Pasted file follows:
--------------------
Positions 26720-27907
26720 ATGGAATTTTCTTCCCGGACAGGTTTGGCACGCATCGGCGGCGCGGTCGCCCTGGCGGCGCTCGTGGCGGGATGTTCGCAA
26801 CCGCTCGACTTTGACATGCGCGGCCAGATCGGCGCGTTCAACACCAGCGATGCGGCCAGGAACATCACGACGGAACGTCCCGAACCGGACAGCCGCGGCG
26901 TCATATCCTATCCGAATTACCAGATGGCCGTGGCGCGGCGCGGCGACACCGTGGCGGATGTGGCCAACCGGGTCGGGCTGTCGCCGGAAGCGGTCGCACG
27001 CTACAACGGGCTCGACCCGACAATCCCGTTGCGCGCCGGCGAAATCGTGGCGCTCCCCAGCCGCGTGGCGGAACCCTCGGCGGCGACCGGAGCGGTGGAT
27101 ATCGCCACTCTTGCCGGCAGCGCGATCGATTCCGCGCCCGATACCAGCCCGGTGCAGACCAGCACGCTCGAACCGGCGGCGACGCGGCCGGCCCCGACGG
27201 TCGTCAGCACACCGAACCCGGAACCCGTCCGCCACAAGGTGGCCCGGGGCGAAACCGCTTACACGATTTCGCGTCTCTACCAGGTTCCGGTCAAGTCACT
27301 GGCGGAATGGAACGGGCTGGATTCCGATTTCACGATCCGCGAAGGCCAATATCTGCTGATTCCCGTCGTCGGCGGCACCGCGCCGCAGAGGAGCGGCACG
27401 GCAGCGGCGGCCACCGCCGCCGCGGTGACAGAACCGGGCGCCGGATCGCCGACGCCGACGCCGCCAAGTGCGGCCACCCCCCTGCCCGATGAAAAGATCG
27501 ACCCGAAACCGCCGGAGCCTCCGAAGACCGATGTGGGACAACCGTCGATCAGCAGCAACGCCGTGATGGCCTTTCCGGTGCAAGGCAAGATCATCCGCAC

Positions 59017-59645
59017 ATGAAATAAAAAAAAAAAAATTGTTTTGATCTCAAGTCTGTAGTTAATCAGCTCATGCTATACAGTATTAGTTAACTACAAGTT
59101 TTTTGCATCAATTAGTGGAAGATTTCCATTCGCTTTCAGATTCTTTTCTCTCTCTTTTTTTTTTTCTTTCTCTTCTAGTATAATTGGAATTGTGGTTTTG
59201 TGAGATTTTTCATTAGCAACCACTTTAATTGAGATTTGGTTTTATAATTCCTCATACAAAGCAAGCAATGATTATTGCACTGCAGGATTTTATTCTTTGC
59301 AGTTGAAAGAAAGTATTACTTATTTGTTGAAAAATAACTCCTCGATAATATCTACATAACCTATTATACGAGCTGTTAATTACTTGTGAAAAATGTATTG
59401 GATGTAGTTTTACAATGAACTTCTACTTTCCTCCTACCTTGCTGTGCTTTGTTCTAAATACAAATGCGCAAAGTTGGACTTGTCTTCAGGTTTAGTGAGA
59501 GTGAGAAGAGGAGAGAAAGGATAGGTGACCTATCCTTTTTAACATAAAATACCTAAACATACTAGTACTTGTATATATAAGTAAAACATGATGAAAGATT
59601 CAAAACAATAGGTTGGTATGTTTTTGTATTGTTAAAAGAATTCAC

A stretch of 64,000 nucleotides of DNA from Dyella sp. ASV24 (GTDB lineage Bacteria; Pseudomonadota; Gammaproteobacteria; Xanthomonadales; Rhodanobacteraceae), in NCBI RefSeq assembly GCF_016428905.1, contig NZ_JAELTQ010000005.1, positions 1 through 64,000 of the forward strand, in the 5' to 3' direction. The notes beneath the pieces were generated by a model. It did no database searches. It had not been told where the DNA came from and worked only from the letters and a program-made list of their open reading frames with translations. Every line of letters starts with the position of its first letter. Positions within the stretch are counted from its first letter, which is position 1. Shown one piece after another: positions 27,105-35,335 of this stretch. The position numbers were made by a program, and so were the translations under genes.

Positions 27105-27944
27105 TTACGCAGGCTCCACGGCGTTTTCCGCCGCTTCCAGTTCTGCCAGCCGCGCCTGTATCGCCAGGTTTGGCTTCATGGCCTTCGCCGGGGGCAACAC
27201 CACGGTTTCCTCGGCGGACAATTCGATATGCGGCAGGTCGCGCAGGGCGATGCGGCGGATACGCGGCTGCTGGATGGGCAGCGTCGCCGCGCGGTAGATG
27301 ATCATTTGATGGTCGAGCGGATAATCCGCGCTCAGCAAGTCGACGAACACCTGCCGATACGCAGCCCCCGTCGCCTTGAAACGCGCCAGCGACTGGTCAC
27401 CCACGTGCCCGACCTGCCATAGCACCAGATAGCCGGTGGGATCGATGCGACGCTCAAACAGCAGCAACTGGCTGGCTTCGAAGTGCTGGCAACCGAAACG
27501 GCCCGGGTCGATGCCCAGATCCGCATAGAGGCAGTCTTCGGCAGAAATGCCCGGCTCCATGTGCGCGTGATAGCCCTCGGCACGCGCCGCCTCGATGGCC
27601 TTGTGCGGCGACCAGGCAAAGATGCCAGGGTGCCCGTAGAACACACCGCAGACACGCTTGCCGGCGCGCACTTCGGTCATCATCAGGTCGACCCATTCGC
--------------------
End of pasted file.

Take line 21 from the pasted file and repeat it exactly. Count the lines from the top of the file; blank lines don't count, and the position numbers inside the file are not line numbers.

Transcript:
27105 TTACGCAGGCTCCACGGCGTTTTCCGCCGCTTCCAGTTCTGCCAGCCGCGCCTGTATCGCCAGGTTTGGCTTCATGGCCTTCGCCGGGGGCAACAC